Every manuscript reaches a point where it must be printed and read aloud. Every time I get to that point in a book, I try to cheat because printing over 300 pages, even economy setting, double-sided, and laboring over each sentence, looms as a horrendous task.
Alas, cheating never works. Eventually, exasperated, I print out the whole thing and devote about a month to reading the entire book, one sentence at a time.
Here’s what I gain from the experience.
I find niggling errors, such as leaving out tiny words:
He really, really had intended to meet his family. No, he already knows his family. He really, really had intended for her to meet his family. That makes more sense.
Or substituting a correctly-spelled incorrect word:
It took her fifteen minutes to locate the car in the back of a kitchen cupboard. Unless she’s looking for a tiny toy car, this sentence should say, It took her fifteen minutes to locate the cat in the back of a kitchen cupboard.
Ever wonder why we miss those errors even after multiple computer readings? I thought it was my inattention to detail, or perhaps leprechauns came in the night to delete and rearrange letters. In fact, it has to do with the differences in how the human eye sees words on a computer screen versus on a page.
This is why engraved invitations are considered elegant. Engraving enhances the letters the on-the-page effect and makes the text look richer. So reading from a printed page brings out subtle differences in word shape, emphasizing that car is a different shape from cat. If you’ve ever heard anyone say, “As soon as I looked at the printed copy, the mistakes jumped out at me,” they’re not making that up. That’s what happens.
Printing picks up only part of the errors; finding the rest requires reading aloud. No, having the computer read it to you isn’t good enough. Computer-generated vocalization was developed to make technology more accessible to the visually-challenged, not to turn written into oral prose. The Voice—known fondly around our house as Majel Barrett—doesn’t reflect the innate rhythm of well-spoken English.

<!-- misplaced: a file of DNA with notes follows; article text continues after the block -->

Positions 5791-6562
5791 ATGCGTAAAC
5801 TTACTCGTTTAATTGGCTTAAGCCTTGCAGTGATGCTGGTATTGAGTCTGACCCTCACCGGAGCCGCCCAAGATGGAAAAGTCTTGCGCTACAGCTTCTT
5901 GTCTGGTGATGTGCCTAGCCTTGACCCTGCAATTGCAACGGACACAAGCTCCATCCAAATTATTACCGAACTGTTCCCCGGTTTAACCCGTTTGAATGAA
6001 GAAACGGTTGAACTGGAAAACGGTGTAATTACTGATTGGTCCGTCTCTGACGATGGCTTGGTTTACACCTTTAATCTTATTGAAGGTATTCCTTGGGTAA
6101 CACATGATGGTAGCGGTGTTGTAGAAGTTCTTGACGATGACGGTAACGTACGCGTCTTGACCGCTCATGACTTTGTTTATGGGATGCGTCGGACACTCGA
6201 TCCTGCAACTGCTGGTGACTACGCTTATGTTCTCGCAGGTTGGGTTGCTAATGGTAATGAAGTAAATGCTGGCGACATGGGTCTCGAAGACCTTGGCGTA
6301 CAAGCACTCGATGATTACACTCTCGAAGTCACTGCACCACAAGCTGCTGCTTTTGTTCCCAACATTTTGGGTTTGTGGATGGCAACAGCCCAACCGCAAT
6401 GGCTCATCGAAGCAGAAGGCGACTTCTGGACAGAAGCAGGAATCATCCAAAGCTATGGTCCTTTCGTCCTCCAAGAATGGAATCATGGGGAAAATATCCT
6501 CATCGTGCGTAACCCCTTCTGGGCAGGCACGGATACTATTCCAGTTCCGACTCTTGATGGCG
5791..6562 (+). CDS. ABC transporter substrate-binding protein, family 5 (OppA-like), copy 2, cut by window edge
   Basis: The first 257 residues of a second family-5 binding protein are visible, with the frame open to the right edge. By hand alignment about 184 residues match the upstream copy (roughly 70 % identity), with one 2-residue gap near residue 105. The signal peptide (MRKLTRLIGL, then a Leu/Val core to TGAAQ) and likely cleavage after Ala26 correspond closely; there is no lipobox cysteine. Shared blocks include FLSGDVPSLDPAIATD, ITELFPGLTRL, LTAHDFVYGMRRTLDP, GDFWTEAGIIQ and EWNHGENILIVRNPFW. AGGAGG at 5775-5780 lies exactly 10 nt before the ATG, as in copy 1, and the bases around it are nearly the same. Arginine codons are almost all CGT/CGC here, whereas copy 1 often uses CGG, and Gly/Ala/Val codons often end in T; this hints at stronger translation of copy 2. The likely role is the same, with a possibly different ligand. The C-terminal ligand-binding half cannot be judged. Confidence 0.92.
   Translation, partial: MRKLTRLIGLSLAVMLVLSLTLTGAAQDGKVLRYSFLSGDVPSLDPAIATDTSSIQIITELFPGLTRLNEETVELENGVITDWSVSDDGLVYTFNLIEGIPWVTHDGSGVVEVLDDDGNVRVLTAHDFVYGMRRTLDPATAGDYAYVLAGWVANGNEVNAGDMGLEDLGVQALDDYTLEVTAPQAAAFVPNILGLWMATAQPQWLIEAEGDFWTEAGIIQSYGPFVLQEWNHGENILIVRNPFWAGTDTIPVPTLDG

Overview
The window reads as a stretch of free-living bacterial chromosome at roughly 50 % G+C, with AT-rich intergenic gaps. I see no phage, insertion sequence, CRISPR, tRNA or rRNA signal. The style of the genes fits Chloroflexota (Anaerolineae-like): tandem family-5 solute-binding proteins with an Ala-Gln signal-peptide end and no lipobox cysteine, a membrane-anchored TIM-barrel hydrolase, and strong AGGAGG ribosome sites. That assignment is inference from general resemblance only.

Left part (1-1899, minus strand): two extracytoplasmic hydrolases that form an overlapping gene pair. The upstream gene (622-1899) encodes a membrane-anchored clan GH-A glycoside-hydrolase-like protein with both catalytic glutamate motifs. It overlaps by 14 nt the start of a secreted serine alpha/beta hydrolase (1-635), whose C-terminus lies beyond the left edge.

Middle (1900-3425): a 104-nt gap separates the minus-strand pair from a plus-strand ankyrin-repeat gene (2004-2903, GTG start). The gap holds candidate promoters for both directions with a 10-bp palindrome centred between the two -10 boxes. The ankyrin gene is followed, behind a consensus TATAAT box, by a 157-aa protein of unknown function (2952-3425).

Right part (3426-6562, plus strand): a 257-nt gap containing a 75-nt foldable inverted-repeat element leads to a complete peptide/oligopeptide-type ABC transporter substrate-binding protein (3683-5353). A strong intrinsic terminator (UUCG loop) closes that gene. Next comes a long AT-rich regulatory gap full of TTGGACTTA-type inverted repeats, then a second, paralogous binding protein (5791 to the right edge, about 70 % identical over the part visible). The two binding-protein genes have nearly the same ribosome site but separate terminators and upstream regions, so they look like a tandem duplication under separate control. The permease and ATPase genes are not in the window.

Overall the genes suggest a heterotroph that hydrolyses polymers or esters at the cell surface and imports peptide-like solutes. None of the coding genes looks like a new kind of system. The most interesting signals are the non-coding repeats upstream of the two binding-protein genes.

Every language has its own rhythm. A long time ago—likely fifteen minutes before I walked into the last English test I ever took—I could name the parts of that innate rhythm and tell you how many accented and unaccented beats came on either side of the internal pause. All I remember today is that there are some accented and unaccented beats before and after a central pause. The pause was so the speaker could take a breath.
In Old English it looked like this:
Hwæt! We Gardena in geardagum,
þeodcyninga, þrym gefrunon,
hu ða æþelingas ellen fremedon.
Which is the beginning of the prolog in Beowulf. (The poem, not the movie.)
A good modern translation preserves the rhythm, and the breath points:
LO, praise of the prowess of people-kings
of spear-armed Danes, in days long sped,
we have heard, and what honor the athelings won!
Both quotes from a web site provided by the Faculty of Humanities; McMasters’ University; Hamilton, Ontario, Canada.
Good prose like good epic sagas, needs rhythm, and breath points in the right places. The only way to check both is to reading out loud. A good reader—think of your favorite actress or actor—can use flow and emphasis to make even lousy dialog sound somewhere between adequate and terrific.
A good author knows her characters and situations so well that she automatically does the same thing. When I do a reading, I add lots of emphasis in all the right places so that the printed word sparkles.
The problem is that the story is going out into the world on paper, not (at least initially) as an audio book. If the written word makes more sense, or is more vibrant when read aloud than it does or is when it’s read silently, it’s time for revisions. The real trick is to come to that point of perfect synthesis of well-written and well-spoken language. This is one place that the computer can't do it for you.
Quote for the week:
To pay attention to craft is to learn from materials and process, to find joy in the utilitarian and the commonplace, and to realize that powerful ideas are made manifest through the works of the hands.
~Jean W. McLaunglin, Director of Penland School of Crafts; Penland, North Carolina